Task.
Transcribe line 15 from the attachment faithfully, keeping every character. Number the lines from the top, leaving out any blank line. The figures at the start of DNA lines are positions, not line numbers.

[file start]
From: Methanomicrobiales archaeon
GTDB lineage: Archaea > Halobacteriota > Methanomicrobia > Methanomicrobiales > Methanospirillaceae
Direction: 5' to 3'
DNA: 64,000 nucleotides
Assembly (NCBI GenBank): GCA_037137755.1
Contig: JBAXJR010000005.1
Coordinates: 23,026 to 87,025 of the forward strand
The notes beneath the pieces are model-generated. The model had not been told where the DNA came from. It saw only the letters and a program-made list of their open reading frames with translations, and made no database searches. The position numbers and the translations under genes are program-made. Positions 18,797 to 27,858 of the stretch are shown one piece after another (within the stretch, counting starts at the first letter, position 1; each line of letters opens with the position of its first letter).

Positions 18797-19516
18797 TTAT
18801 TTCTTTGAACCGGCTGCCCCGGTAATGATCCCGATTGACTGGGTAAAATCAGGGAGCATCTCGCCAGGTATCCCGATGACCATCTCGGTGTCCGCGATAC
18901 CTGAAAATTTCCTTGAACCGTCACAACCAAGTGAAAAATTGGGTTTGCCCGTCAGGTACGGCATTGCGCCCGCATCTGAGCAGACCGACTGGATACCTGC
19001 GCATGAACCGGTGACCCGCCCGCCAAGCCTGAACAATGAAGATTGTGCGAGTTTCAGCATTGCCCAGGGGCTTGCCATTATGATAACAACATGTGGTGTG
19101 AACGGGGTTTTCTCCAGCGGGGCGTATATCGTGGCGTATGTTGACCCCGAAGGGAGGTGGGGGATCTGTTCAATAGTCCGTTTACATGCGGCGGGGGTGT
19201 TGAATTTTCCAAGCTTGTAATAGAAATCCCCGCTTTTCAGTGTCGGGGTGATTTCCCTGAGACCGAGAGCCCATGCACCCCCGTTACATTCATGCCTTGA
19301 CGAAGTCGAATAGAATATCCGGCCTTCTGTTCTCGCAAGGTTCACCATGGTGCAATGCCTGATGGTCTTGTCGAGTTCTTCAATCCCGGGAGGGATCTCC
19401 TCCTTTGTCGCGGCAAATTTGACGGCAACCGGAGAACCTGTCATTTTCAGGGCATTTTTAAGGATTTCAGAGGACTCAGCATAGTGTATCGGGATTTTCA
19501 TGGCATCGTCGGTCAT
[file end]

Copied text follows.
19201 TGAATTTTCCAAGCTTGTAATAGAAATCCCCGCTTTTCAGTGTCGGGGTGATTTCCCTGAGACCGAGAGCCCATGCACCCCCGTTACATTCATGCCTTGA